Wednesday, January 30, 2019

THE PRAIRIE EDITOR: Independent Candidacy?

The announcement by Starbucks CEO Howard Schultz that he is
seriously considering running for president as an independent has
set off alarm bells for many Democratic Party strategists who see a
Schultz candidacy as a threat to the success of their party’s challenge
to the re-election of Republican President Donald Trump next year.

Billionaire Schultz won’t like be dissuaded by such arguments. Ross
Perot ignored similar warnings from Republicans in 1992 and 1996
when he ran as an independent. In fact, for a brief time in 1992 he
even led incumbent GOP President George H.W. Bush and
Democratic nominee Bill Clinton in the national polls, finally getting
almost twenty million votes --- and  arguably enabling Clinton to win.

Since1948, major independent presidential candidates have won
millions of votes, and sometimes altered the outcomes. Former
Democrats, Henry Wallace and Strom Thurmond tried to defeat
Harry Truman in 1948 (Thurmond even won a number of electoral
votes), but Truman won anyway. George Wallace ran as an independent
in 1968, and might have cost Hubert Humphrey the election against
Richard Nixon. John Anderson got more than five million votes in1980,
but did not affect Ronald Reagan’s election that year. Ralph Nader only
received about three million votes in 2000, but the election was so close
his votes  in Florida prevented the election of Democrat Al Gore against
George W. Bush.

In addition to one-time independent presidential candidates, certain
fringe third parties run candidates every cycle, including the Libertarian
Party, Green Party, and the Socialist Party, and gain votes
in some states. These parties sometimes do affect who wins U.S. house,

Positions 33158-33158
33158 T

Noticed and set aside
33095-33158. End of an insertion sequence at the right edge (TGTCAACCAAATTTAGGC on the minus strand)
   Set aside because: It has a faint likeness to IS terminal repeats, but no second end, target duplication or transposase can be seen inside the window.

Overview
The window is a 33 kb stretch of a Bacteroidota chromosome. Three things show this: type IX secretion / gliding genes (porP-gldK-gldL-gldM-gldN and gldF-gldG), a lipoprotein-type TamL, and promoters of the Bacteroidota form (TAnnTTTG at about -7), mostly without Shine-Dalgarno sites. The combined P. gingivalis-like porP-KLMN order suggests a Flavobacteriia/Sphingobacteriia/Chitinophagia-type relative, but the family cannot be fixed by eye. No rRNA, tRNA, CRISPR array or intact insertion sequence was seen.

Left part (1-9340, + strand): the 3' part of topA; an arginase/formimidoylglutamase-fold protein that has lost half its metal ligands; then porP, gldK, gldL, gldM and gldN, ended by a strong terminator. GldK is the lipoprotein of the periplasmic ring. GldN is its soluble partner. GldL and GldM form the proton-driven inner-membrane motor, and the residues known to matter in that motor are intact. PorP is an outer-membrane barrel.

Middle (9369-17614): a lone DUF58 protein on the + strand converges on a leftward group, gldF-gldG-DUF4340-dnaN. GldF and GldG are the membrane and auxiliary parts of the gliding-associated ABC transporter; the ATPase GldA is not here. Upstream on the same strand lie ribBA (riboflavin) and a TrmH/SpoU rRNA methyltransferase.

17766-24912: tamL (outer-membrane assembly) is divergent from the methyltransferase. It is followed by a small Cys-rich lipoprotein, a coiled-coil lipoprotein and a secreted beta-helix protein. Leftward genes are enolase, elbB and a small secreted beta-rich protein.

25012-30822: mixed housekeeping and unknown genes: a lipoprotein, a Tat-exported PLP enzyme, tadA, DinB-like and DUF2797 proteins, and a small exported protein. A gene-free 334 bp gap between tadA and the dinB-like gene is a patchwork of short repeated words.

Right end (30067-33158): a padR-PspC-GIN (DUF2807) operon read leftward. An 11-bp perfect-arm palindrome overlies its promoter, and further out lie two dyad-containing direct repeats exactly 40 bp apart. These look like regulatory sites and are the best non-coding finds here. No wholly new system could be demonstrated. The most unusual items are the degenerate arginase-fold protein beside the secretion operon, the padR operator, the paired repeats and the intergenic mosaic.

U.S. senate and gubernatorial races.

The recent rise of billionaires in U.S. politics, both as candidates and
major funders, has especially helped the Democratic Party, although
most funders avoid political labels, often giving to both parties.
Michael Bloomberg ran for and won races for mayor of New York as a
Republican, but is now running for president as a Democrat.
Bloomberg, Perot, Donald Trump, and Schultz have the resources
to run without asking anyone for money, and can qualify for places on
state ballots on their own, (Trump chose to run for president as a
Republican, and ironically spent less on his 2016 campaign than did his
Democratic opponent.)

The mega-rich candidates can hire consultants, do unlimited polling,
employ staff members, and travel at will on their own.

In 2020, the Democrats seem bent so far on nominating either an elderly
figure or one with a relatively radical program ideology (or both).
Howard Schultz says he is running because he does not feel comfortable
with any such likely Democratic nominee, nor is he comfortable with
President Trump. As a political centrist, Schultz seeks to tap into the
historically large number of centrist U.S. voters who often determine

When Ross Perot ran in 1992, he was a businessman with no elective
experience, nor was he particularly charismatic, but he successfully
appealed to millions of voters with his centrist approach to issues, even
at one point, leading the two major party nominees in the national polls.

I suspect that the more Democrats try to bully Howard Schultz out of
 the 2020 presidential race, the more he is likely to remain in it ---
especially if he feels his candidacy begins to resonate with voters.
What does he have to lose?

This is only one of the early political dramas that will now play out
as the curtain rises on the 2020 presidential cycle.

Copyright (c) 2019 by Barry Casselman. All rights reserved.

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